Following the UK’s decision to leave the EU and the election of US President Donald Trump, the rise of right-wing populism in Europe has attracted a great deal of attention.
Although Geert Wilders’ Party for Freedom failed to achieve a sufficient majority in the Dutch general election to form a government, it still gained 20 seats in parliament.
Next month it will be the turn of the French to go to the polls and in September, Germany.
The rising tide of popularism in Europe continues to erode traditional democratic values, leaving many deeply concerned for the future of the continent.
Democratic government is founded upon the twin principles of national sovereignty and equality of participation in politics. Democracy works by following the will of the majority, which manifests as rule by the people.
Whether a majority is better placed than a minority to arrive at a wise decision is a question that has repeatedly been posed since the time of ancient Greece.
Democracy provides a way to effect peaceful political change by “counting heads instead of breaking them.” Most important of all, democracy is the realization of the human pursuit of universal human rights based upon humanistic values. For this reason, democratic government is truly superior to all other political systems.
Democracy is not just a question of quantity — the majority view — but is also a question of quality — pursuing the values of human rights.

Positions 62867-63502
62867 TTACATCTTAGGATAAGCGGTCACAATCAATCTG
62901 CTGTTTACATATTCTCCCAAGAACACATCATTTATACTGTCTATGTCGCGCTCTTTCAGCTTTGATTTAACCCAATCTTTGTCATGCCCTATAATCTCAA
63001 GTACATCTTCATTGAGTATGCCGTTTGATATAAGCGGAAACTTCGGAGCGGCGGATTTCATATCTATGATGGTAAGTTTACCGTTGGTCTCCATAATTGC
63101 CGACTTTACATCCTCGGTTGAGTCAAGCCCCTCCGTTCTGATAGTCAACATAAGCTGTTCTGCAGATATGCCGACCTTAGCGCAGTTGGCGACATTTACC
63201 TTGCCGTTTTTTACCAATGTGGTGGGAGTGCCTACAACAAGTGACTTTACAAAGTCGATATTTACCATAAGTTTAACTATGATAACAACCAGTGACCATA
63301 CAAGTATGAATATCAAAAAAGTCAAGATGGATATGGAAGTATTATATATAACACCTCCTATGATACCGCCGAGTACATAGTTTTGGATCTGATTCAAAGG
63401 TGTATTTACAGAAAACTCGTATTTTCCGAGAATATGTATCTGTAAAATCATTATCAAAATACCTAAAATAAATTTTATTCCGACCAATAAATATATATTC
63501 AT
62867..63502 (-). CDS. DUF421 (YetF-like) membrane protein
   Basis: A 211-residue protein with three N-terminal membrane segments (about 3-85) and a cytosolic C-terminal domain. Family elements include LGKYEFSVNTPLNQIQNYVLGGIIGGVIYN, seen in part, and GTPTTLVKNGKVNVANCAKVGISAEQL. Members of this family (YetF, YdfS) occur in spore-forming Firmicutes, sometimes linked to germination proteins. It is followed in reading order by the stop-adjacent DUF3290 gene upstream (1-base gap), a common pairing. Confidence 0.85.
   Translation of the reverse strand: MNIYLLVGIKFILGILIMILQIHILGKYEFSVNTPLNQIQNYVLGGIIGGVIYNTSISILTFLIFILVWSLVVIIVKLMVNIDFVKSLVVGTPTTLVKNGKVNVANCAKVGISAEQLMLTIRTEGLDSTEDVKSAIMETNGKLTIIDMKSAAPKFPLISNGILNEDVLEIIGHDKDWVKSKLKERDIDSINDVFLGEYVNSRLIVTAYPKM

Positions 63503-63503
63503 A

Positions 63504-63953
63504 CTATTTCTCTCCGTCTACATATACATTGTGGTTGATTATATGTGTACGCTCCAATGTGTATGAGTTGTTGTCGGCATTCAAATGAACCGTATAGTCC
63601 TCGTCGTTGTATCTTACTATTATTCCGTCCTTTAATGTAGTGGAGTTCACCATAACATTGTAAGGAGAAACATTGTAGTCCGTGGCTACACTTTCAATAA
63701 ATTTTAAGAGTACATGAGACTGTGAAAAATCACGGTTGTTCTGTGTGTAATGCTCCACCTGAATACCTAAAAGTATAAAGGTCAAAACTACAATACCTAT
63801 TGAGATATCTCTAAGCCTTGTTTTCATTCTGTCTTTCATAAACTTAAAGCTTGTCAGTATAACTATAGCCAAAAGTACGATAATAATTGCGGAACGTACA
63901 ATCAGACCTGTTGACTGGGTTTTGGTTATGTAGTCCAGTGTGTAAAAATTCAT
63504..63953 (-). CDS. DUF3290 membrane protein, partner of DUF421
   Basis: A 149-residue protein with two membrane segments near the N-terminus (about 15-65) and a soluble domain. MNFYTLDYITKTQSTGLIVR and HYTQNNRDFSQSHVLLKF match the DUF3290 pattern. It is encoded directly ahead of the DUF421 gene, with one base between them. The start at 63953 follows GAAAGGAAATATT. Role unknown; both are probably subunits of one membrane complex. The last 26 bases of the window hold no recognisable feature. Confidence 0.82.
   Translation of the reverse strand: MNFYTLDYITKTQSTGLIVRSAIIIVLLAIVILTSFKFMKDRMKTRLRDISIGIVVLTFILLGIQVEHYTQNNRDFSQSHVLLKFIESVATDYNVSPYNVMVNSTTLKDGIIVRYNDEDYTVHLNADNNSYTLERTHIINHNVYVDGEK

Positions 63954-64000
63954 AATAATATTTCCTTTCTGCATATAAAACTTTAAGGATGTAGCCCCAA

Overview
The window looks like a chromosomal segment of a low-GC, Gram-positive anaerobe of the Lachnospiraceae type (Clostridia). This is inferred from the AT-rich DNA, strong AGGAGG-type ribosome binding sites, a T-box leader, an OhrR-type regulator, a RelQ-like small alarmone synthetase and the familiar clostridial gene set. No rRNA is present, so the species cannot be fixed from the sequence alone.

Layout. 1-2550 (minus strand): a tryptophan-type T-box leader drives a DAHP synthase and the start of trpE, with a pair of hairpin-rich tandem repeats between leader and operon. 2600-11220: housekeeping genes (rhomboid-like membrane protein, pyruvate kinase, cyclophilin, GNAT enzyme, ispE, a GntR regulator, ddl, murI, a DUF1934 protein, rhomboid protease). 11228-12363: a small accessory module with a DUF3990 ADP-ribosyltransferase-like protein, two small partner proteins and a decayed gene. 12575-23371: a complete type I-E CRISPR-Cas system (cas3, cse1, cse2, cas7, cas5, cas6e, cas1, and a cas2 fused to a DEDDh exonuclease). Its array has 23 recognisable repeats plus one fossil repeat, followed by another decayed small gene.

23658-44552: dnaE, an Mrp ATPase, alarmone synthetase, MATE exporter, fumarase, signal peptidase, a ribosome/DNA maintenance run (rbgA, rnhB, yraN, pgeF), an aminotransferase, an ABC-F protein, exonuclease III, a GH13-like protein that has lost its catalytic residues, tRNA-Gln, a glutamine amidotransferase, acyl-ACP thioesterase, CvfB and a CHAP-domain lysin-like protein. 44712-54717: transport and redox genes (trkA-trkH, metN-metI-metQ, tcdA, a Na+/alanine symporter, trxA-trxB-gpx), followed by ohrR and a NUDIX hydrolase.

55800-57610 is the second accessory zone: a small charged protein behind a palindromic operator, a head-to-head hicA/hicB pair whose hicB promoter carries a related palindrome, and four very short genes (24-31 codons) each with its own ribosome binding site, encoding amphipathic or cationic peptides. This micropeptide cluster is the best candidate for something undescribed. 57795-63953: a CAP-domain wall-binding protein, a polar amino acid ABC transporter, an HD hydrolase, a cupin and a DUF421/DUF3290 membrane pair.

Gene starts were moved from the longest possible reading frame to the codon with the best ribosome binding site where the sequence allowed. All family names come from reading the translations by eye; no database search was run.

If a democracy departs from these values, all that will be left is majority rule devoid of virtue or integrity, and it will inevitably lead to a race to the bottom by politicians playing to the populist vote.
At the end of 2010, many in the Arab world rose up during the Arab Spring, which raised hopes of democracy spreading across the region. Few could have predicted that shortly after the tender buds of democracy had begun to develop, the region would be plunged into a series of catastrophic wars, leading to a large-scale refugee crisis in Europe, spiked with the threat of terrorism.
These events have stirred up a strong undercurrent of racism and unleashed a form of populism that is eroding the democratic ideals of Europe.
The refugee crisis is a humanitarian problem. Racial equality and multiculturalism are core to the values of human rights and fundamental to democracy.
Imposing illiberal restrictions on refugees and migrants is unlikely to resolve the problem of terrorism in Europe, but it is a surefire way to overturn precious, hard-won democratic ideals and universal human rights.
From the 1948 Universal Declaration of Human Rights to the 1976 UN International Covenant on Economic, Social and Cultural Rights, European democracies have lead the way, exhibiting a universal compassion and humanitarianism in accordance with the highest traditions of democracy and human rights.
However, parochial nationalism has once again reared its head as a new form of populism. Perhaps it will turn out to be nothing more than a ripple on the water’s surface — a temporary phenomenon — but the warning signs should be heeded nonetheless.
In recent times Europe has led the world. The secret of the continent’s success is in part attributable to democratic government, technological achievement and economic liberalism, but most important of all, it is a product of Europe’s promotion of universal human rights and its strong humanitarian traditions.
Whether Europe or the US, if democratic societies begin to depart from the universal values of human rights, they will cease to become the great societies that they once were.
Ho Hsin-chuan is a professor in National Chengchi University’s philosophy department.
Translated by Edward Jones
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